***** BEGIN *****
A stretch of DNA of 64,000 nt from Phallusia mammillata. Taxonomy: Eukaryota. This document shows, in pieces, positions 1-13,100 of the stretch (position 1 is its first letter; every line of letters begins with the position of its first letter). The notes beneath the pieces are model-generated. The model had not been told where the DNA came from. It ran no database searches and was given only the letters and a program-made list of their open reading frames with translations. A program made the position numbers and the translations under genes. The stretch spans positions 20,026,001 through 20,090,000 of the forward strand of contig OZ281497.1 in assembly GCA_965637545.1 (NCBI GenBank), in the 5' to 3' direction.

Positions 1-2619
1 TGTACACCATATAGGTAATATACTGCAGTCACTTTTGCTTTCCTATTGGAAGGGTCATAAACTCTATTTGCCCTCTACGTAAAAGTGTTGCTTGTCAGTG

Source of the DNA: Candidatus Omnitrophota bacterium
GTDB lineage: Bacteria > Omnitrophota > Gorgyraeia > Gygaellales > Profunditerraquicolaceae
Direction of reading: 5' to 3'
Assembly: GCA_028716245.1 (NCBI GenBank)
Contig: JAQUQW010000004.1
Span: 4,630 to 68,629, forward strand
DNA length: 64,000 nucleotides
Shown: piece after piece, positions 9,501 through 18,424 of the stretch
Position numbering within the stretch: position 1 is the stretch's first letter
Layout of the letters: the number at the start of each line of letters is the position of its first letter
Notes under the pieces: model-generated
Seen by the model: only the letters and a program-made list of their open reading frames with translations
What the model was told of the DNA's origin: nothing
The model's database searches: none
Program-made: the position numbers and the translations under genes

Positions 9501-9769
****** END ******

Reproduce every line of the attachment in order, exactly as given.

A stretch of DNA of 64,000 nt from Phallusia mammillata. Taxonomy: Eukaryota. This document shows, in pieces, positions 1-13,100 of the stretch (position 1 is its first letter; every line of letters begins with the position of its first letter). The notes beneath the pieces are model-generated. The model had not been told where the DNA came from. It ran no database searches and was given only the letters and a program-made list of their open reading frames with translations. A program made the position numbers and the translations under genes. The stretch spans positions 20,026,001 through 20,090,000 of the forward strand of contig OZ281497.1 in assembly GCA_965637545.1 (NCBI GenBank), in the 5' to 3' direction.

Positions 1-2619
1 TGTACACCATATAGGTAATATACTGCAGTCACTTTTGCTTTCCTATTGGAAGGGTCATAAACTCTATTTGCCCTCTACGTAAAAGTGTTGCTTGTCAGTG

Source of the DNA: Candidatus Omnitrophota bacterium
GTDB lineage: Bacteria > Omnitrophota > Gorgyraeia > Gygaellales > Profunditerraquicolaceae
Direction of reading: 5' to 3'
Assembly: GCA_028716245.1 (NCBI GenBank)
Contig: JAQUQW010000004.1
Span: 4,630 to 68,629, forward strand
DNA length: 64,000 nucleotides
Shown: piece after piece, positions 9,501 through 18,424 of the stretch
Position numbering within the stretch: position 1 is the stretch's first letter
Layout of the letters: the number at the start of each line of letters is the position of its first letter
Notes under the pieces: model-generated
Seen by the model: only the letters and a program-made list of their open reading frames with translations
What the model was told of the DNA's origin: nothing
The model's database searches: none
Program-made: the position numbers and the translations under genes

Positions 9501-9769